Red Sox can't re-sign Martinez just yet

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The Red Sox may well want Victor Martinez as their catcher beyond 2010. He’s not much defensively and he never will be, but he doesn’t embarrass himself and it could be a long time before a real upgrade is available. Still, despite Martinez’s obvious eagerness to get a deal done now, nothing figures to happen for two very big reasons.
1. Joe Mauer still hasn’t reupped with the Twins.
Mauer would likely spur the biggest bidding war yet between the Yankees and Red Sox if the Twins fail to sign him to an extension past 2010. As is, Mauer and Martinez are far and away the top catchers set to be available next winter. A.J. Pierzynski, Gerald Laird and Bengie Molina are the best of the rest. Things don’t look any better two years down the line. Yadier Molina has a 2012 option that’s sure to be picked up. Jorge Posada will be a free agent, but it’s doubtful that he’ll be a catcher in 2012. Brian McCann and Russell Martin are still three years away from free agency (four for McCann if his option is picked up).
Odds are that a Mauer deal will get done, and that could spur the Red Sox into action with Martinez. However, there’s another factor that weighs heavily that will be overlooked by some:
2. Martinez’s current contract is extremely friendly for luxury-tax purposes.
I touched on this subject back in December.
With all of their recent moves, the Red Sox are in danger of having to pay the luxury tax for the first time since 2004. An extension for Martinez wouldn’t necessarily add anything to the team’s 2010 payroll, but it would immediately raise Martinez’s luxury tax figure from $7.68 million and replace it with his new average annual salary (with the 2010 salary still factoring into the mix). Since it would likely take at least $12 million per year to sign Martinez, the jump could push the Red Sox over the top.
So, even if it costs a few extra million dollars then, the Red Sox would likely be better off waiting until next winter to re-sign Martinez.

Bryce Harper sets April record for runs scored

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With four runs scored during Sunday’s 23-5 drubbing of the Mets, Nationals outfielder Bryce Harper set a new April record for runs scored at 32, MLB.com’s Oliver Macklin reports. The record was previously held by Larry Walker, who scored 29 runs for the Rockies in April 1997.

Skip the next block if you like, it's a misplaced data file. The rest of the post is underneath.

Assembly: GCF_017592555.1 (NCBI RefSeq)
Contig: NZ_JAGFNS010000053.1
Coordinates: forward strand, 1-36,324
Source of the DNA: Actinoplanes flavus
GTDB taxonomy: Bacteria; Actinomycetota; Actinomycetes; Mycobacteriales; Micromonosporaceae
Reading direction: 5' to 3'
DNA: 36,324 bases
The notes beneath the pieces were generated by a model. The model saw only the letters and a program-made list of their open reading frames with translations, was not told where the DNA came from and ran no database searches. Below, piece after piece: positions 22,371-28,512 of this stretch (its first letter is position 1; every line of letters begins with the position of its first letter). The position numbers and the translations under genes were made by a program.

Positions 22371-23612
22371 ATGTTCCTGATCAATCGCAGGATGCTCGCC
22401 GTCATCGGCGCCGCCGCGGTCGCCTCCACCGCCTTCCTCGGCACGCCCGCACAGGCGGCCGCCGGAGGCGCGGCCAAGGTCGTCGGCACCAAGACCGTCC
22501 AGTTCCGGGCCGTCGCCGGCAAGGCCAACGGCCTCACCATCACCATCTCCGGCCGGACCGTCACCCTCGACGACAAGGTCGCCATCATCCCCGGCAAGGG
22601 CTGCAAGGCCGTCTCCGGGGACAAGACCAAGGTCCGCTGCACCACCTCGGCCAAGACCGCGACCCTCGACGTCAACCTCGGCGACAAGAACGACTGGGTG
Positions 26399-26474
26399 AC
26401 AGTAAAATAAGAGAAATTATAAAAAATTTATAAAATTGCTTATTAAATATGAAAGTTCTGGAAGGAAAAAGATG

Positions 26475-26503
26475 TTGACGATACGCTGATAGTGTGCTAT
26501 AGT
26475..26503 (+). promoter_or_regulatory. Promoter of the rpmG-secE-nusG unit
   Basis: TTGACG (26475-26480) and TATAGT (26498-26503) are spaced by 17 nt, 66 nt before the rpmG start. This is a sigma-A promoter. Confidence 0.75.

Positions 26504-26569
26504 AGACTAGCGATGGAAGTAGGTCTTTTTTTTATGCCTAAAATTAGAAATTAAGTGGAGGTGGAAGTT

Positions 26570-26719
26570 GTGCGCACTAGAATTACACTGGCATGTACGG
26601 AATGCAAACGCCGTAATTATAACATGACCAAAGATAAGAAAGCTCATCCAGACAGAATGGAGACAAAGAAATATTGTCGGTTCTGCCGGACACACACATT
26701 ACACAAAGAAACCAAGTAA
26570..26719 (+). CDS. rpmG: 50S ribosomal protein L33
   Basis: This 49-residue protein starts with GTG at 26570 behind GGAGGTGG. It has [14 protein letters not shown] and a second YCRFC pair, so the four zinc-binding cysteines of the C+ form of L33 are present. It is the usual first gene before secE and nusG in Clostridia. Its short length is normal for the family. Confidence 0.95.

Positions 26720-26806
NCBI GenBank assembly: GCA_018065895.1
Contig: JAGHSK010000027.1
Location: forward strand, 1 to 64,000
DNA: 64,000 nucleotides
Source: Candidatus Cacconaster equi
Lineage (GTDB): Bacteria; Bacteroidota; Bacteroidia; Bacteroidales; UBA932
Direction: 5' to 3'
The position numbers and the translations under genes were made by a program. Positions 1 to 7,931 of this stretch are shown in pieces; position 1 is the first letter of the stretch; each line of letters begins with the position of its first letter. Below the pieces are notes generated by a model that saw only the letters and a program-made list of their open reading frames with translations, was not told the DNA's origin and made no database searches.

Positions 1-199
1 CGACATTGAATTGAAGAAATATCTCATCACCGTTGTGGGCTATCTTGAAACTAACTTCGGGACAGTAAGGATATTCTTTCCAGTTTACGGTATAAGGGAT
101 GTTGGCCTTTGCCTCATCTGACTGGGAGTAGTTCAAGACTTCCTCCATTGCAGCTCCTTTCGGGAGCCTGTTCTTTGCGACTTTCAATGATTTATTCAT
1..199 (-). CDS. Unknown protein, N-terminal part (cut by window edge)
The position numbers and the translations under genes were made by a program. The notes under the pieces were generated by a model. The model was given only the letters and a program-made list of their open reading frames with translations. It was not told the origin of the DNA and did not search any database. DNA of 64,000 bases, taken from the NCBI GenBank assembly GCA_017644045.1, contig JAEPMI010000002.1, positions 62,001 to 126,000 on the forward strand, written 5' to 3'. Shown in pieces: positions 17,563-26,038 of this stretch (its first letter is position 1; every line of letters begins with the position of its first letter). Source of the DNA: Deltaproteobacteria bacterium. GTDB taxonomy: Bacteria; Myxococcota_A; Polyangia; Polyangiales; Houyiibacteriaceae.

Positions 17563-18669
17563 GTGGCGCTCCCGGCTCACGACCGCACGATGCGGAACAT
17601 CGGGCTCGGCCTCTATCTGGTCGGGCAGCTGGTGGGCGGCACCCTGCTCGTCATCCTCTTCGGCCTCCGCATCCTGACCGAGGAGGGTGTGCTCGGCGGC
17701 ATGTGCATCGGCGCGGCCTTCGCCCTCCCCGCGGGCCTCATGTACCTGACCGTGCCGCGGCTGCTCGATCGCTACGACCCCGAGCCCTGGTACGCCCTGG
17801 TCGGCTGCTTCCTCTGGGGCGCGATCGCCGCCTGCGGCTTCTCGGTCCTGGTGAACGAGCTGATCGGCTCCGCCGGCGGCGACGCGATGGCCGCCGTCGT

Harper finished 2-for-4 with a pair of walks and a solo home run (off of Mets catcher Kevin Plawecki) on the afternoon. He’s now hitting .391/.509/.772 with nine home runs and 26 RBI on the year.

Anthony Rendon racks up six hits, including three homers, and knocks in 10 runs vs. Mets

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Nationals third baseman Anthony Rendon became the first player in nearly a decade to knock in 10 runs in one game, doing so on Sunday afternoon at home against the Mets. Rendon went 6-for-6 with three home runs along with the 10 RBI. It’s Rendon’s first time achieving any of the three feats — six hits, three homers, 10 RBI — individually in a game.

The Nationals trounced the Mets 23-5. In total, they hit seven homers. Along with Rendon’s three, Matt Wieters hit two while Bryce Harper and Adam Lind hit one each. Wieters had four RBI; Ryan Zimmerman, Michael Taylor, and Lind knocked in two each. The Nationals have now scored double-digit runs in four out of their last six games.

Angels outfielder Garret Anderson was the last player to drive in 10 runs in one game, achieving the feat on August 21, 2007 against the Yankees. Rendon is the 13th player since 1913 to drive in 10 runs in a single game and only the third to do it this millennium.

There were four six-hit games from individual players last season, eclipsing the aggregate total of three from 2010-15. The last player to have six hits, including three home runs, in one game was the Dodgers’ Shawn Green on May 23, 2002 against the Brewers. The only player to have six hits, including three homers, and 10 RBI in a game was Walker Cooper of the 1949 Reds.

The last team to score at least 23 runs in a game was the Rangers on August 22, 2007 against the Orioles when they won 30-3. Sunday’s contest was the seventh time this millennium a team has scored at least 23 runs and the 47th dating back to 1913. The only other time Mets pitching had allowed 23 runs in a game was on June 11, 1985 against the Phillies.

Things keep going wrong for the Mets. Noah Syndergaard started Sunday’s game after refusing an MRI for his sore biceps. He lasted only 1 1/3 innings, giving up five runs, before being pulled with a lat strain. The last-place Mets are now 10-14.